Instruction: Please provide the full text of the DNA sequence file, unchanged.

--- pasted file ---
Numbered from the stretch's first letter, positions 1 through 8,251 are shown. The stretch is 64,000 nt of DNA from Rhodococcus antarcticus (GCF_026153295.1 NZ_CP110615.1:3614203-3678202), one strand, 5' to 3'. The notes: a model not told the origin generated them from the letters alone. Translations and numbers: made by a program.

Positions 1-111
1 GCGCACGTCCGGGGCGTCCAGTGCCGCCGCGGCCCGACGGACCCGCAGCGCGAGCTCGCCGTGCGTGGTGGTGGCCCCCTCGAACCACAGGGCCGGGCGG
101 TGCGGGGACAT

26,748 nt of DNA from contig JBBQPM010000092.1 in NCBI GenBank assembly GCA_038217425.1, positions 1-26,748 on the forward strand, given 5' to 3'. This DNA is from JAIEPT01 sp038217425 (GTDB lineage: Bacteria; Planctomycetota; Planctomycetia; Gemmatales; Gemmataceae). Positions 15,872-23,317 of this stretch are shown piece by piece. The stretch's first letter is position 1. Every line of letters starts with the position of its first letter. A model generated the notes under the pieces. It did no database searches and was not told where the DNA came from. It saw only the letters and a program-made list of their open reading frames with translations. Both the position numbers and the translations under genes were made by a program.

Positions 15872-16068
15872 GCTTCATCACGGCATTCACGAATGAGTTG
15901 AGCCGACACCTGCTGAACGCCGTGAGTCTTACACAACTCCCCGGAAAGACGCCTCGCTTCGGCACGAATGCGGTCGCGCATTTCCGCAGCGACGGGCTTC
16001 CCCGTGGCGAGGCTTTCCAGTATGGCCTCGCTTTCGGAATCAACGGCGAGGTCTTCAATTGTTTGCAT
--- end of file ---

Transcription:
Numbered from the stretch's first letter, positions 1 through 8,251 are shown. The stretch is 64,000 nt of DNA from Rhodococcus antarcticus (GCF_026153295.1 NZ_CP110615.1:3614203-3678202), one strand, 5' to 3'. The notes: a model not told the origin generated them from the letters alone. Translations and numbers: made by a program.

Positions 1-111
1 GCGCACGTCCGGGGCGTCCAGTGCCGCCGCGGCCCGACGGACCCGCAGCGCGAGCTCGCCGTGCGTGGTGGTGGCCCCCTCGAACCACAGGGCCGGGCGG
101 TGCGGGGACAT

26,748 nt of DNA from contig JBBQPM010000092.1 in NCBI GenBank assembly GCA_038217425.1, positions 1-26,748 on the forward strand, given 5' to 3'. This DNA is from JAIEPT01 sp038217425 (GTDB lineage: Bacteria; Planctomycetota; Planctomycetia; Gemmatales; Gemmataceae). Positions 15,872-23,317 of this stretch are shown piece by piece. The stretch's first letter is position 1. Every line of letters starts with the position of its first letter. A model generated the notes under the pieces. It did no database searches and was not told where the DNA came from. It saw only the letters and a program-made list of their open reading frames with translations. Both the position numbers and the translations under genes were made by a program.

Positions 15872-16068
15872 GCTTCATCACGGCATTCACGAATGAGTTG
15901 AGCCGACACCTGCTGAACGCCGTGAGTCTTACACAACTCCCCGGAAAGACGCCTCGCTTCGGCACGAATGCGGTCGCGCATTTCCGCAGCGACGGGCTTC
16001 CCCGTGGCGAGGCTTTCCAGTATGGCCTCGCTTTCGGAATCAACGGCGAGGTCTTCAATTGTTTGCAT